It is currently 9:30 P.M. so the night is young and we are ready for a fun filled evening in the city. For my first day in Yerevan, I can tell you that this day alone was worth that 20 hour Trip.
LOS ANGELES–After months of planning, preparation and endless fundraising, the Youth Corps of the Armenian Youth Federation departed from Los Angeles on Wednesday, headed toward the independent Republic of Armenia, where the group will run a day camp for youth in Gyumri.
Last year, AYF Camp Gyumri, was a home away from home for hundreds of children in Armenia. It was also a place of comfort and familiarity for another group of young Armenians, who traveled thousands of miles in search of a means to connect with the home of their ancestors.
The participants this year are: Serop Chalian, Levon Abrahamian, Berj Parseghian, Kevork Babayan, Kevork Kebabjian, Sanan Haroun Arianna DeLeon, Nora Injeyan, and Alex DerAlexanian.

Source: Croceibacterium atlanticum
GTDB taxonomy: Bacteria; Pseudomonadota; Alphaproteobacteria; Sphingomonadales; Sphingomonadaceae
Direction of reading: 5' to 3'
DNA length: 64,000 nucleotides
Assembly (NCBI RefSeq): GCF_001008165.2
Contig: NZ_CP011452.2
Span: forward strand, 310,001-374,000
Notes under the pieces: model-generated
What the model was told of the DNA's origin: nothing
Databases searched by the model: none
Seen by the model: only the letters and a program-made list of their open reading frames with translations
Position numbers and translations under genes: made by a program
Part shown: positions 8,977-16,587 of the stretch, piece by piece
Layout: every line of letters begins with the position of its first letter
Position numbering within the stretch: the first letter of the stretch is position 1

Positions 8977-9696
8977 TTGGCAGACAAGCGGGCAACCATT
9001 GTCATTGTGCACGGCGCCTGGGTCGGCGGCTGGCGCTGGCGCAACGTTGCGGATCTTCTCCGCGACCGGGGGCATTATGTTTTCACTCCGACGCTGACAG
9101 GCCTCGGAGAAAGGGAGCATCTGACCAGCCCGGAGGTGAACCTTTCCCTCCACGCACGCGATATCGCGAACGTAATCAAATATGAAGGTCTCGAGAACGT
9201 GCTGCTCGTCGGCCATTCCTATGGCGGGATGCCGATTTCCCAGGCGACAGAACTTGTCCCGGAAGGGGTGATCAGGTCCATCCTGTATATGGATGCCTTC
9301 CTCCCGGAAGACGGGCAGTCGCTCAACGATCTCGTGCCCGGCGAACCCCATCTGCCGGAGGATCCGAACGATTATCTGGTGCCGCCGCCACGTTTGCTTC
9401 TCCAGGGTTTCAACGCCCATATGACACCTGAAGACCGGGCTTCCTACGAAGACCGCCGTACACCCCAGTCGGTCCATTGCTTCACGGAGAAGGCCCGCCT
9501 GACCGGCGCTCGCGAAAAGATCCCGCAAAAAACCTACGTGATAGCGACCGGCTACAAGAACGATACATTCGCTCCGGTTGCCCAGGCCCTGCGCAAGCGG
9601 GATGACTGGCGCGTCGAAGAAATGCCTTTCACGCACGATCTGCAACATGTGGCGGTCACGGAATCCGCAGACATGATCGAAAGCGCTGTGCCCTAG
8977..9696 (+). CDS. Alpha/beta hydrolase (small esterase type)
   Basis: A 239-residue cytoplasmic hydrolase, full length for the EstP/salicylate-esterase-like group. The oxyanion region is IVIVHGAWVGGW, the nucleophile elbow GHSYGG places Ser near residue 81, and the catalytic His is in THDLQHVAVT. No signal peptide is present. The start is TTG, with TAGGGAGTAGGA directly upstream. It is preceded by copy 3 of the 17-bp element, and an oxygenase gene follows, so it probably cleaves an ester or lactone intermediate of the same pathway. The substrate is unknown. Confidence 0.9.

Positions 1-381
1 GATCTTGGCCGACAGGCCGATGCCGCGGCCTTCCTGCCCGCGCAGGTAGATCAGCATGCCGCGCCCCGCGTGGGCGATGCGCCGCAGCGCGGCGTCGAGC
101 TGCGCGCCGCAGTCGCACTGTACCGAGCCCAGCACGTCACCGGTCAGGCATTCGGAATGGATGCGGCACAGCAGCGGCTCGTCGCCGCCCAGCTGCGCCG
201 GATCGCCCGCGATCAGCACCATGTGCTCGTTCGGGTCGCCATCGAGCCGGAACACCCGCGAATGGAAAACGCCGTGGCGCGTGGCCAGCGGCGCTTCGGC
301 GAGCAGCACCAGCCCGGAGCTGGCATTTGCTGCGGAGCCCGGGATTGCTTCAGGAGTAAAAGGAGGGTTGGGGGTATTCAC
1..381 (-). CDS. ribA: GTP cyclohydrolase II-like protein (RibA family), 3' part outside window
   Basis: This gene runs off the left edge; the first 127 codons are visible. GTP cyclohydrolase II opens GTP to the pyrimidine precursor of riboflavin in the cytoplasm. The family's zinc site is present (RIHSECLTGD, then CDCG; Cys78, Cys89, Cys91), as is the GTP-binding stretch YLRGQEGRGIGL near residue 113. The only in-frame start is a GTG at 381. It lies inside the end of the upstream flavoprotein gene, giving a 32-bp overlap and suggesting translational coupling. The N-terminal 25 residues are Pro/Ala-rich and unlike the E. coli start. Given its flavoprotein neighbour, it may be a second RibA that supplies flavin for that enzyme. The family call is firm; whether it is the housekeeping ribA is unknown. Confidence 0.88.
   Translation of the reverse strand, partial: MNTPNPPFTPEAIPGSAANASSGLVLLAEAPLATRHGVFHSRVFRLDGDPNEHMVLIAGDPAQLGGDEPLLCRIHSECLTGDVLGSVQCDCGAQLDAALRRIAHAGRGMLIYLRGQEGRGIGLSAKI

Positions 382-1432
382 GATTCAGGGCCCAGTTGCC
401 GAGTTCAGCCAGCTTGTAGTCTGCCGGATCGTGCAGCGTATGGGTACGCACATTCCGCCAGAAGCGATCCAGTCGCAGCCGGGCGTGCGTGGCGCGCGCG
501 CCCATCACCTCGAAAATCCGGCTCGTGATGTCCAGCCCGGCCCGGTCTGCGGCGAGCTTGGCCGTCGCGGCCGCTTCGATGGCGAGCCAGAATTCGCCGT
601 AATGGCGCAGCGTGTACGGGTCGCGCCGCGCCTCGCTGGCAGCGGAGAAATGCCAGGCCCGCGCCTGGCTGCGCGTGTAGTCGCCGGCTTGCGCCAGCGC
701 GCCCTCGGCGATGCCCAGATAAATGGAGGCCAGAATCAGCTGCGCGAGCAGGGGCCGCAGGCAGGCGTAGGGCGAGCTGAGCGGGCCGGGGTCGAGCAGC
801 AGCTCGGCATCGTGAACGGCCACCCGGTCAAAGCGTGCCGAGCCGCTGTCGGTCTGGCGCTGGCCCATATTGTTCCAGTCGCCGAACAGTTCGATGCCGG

The group will be in the homeland for over a month, spending the summer with the children of a city still struggling to rebuild after the devastating 1988 earthquake.
It’s midnight on Wednesday and the group is en route to Yerevan….
Asbarez and Youth Corps will be bloging live from Armenia and Little Armenia, to share the experiences of this group as they live and working in the Homeland.
This week we preview the Summer 2009 issue of the Armenian Youth Federation’s quarterly publication, Haytoug. The upcoming issue will focus on the theme of solidarity between peoples and causes. Visit the AYF Booth at the Navasartian Games (July 2-5) to pick up a free copy. It will also be available at community centers, schools and local Armenian book stores.
Human nature is often described as self-interested, egotistical and insular, where individuals do not have concern for anything outside of the realm which directly affects them. While it may seem logical and prudent for everyone to put their heads down and focus solely on their immediate desires, this is not the way to achieving positive and tangible change on any level. The attitude described above leads to the creation and intensification of dividing lines among people that should otherwise be unified.